On July 5, Justice Sanjeev Narula of the Delhi High Court, while considering the validity of an arbitration agreement that a party did not sign, ruled that by considering the language of Section 7(4)(b), there cannot be a doubt that signature of either party on Arbitration Agreement was not mandatory.
The Bench further ruled that an arbitration agreement need not be in a particular format, and an agreement could be constituted if it has all necessary attributes.
After making the observation, the Bench passed an ex-parte order favouring Swastik Pipe Ltd and proceeded to appoint Kanika Singh as the sole arbitrator.
The instant petition u/s 11(6) of Arbitration and Conciliation Act sought the appointment of Sole Arbitrator to adjudicate the disputes arising from tax invoices issued by Petitioner. While some payment was made to the Petitioner but an amount of Rs 15,63,217 was outstanding.
Counsel for the SLP raised the following contentions:-
- The arbitration clause mentioned in the invoice constitutes a valid arbitration agreement because of Apex Court’s judgement in Trimex International FZE Ltd. vs Vedanta Aluminum Ltd. Therefore, the Court must appoint an arbitrator.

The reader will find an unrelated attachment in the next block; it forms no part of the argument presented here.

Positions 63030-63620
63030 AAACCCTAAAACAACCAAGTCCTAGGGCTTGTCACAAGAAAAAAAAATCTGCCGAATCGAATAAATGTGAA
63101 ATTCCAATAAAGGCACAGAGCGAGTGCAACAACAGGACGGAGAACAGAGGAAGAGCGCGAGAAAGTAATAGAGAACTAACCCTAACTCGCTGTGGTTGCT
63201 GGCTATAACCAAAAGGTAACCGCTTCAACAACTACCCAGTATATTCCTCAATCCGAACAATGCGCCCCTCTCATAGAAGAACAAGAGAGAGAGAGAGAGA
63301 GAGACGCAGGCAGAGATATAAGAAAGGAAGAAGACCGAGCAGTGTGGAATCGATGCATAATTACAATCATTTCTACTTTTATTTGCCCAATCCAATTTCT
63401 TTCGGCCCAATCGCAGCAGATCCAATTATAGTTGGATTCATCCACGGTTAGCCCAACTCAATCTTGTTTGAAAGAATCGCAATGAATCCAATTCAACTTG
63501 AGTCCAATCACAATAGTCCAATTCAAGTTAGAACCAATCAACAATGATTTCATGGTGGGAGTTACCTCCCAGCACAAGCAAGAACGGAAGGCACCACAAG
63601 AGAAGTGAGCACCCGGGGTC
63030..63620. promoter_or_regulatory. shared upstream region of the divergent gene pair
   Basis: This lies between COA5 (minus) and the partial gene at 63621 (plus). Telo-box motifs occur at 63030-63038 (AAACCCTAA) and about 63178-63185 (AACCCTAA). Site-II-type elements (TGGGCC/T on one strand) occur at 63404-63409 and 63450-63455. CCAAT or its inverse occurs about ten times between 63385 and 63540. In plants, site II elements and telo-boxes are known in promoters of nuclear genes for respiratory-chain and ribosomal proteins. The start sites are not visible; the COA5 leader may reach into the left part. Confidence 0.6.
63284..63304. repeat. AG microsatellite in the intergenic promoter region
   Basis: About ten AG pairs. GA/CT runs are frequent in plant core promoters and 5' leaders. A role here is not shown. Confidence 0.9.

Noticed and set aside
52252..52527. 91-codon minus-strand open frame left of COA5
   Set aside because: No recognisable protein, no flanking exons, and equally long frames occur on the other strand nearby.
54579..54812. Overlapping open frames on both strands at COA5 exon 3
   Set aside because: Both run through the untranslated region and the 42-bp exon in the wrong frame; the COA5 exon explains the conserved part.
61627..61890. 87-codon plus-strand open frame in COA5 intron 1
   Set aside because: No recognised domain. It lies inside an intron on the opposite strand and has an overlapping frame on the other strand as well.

- It was contended that SRAPL received goods given by the Petitioner, and therefore the dispute has been prima facie established.
- Reliance was placed on Section 7(4) of the act, and the counsel stressed that SRAPL had not denied the existence of the Arbitration Agreement and, therefore, the Court should not hesitate to appoint the arbitrator.
The Court considered the language of Section 7(b) and held that there could not be any doubt that the signature of either on the Arbitration Agreement was not mandatory.
Since the terms and conditions mentioned in the invoice are generally inserted by the party issuing the invoice, the Court asked the parties to settle the dispute through arbitration.
In the instant case, there was no exchange of statement of claim and defence, but the fact remained that SRAPL did not refute the existence of the arbitration agreement.
In light of the observations mentioned above, the Bench allowed the instant petition and appointed an arbitrator to adjudicate the issue.